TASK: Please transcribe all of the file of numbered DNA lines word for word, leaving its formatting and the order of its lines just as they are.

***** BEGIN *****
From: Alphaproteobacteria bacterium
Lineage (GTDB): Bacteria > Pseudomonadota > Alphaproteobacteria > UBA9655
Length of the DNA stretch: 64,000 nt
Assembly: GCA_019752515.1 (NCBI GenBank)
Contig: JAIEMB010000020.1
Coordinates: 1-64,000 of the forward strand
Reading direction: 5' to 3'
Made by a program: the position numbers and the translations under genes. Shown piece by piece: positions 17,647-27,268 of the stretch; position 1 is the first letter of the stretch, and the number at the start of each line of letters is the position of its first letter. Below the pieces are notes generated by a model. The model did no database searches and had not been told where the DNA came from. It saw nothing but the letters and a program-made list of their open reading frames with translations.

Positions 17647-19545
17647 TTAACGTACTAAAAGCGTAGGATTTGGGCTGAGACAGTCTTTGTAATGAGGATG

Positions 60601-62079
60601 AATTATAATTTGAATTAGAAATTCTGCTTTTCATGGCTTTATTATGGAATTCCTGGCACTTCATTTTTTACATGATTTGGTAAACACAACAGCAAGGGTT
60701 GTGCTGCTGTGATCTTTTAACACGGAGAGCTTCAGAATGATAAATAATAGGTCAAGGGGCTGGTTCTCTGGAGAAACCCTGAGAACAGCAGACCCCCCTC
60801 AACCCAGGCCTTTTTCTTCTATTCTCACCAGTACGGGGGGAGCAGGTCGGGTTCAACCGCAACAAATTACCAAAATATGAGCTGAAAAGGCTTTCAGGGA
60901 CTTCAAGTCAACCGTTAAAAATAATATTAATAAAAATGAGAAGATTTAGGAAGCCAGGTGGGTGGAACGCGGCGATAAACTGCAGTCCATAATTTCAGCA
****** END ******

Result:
From: Alphaproteobacteria bacterium
Lineage (GTDB): Bacteria > Pseudomonadota > Alphaproteobacteria > UBA9655
Length of the DNA stretch: 64,000 nt
Assembly: GCA_019752515.1 (NCBI GenBank)
Contig: JAIEMB010000020.1
Coordinates: 1-64,000 of the forward strand
Reading direction: 5' to 3'
Made by a program: the position numbers and the translations under genes. Shown piece by piece: positions 17,647-27,268 of the stretch; position 1 is the first letter of the stretch, and the number at the start of each line of letters is the position of its first letter. Below the pieces are notes generated by a model. The model did no database searches and had not been told where the DNA came from. It saw nothing but the letters and a program-made list of their open reading frames with translations.

Positions 17647-19545
17647 TTAACGTACTAAAAGCGTAGGATTTGGGCTGAGACAGTCTTTGTAATGAGGATG

Positions 60601-62079
60601 AATTATAATTTGAATTAGAAATTCTGCTTTTCATGGCTTTATTATGGAATTCCTGGCACTTCATTTTTTACATGATTTGGTAAACACAACAGCAAGGGTT
60701 GTGCTGCTGTGATCTTTTAACACGGAGAGCTTCAGAATGATAAATAATAGGTCAAGGGGCTGGTTCTCTGGAGAAACCCTGAGAACAGCAGACCCCCCTC
60801 AACCCAGGCCTTTTTCTTCTATTCTCACCAGTACGGGGGGAGCAGGTCGGGTTCAACCGCAACAAATTACCAAAATATGAGCTGAAAAGGCTTTCAGGGA
60901 CTTCAAGTCAACCGTTAAAAATAATATTAATAAAAATGAGAAGATTTAGGAAGCCAGGTGGGTGGAACGCGGCGATAAACTGCAGTCCATAATTTCAGCA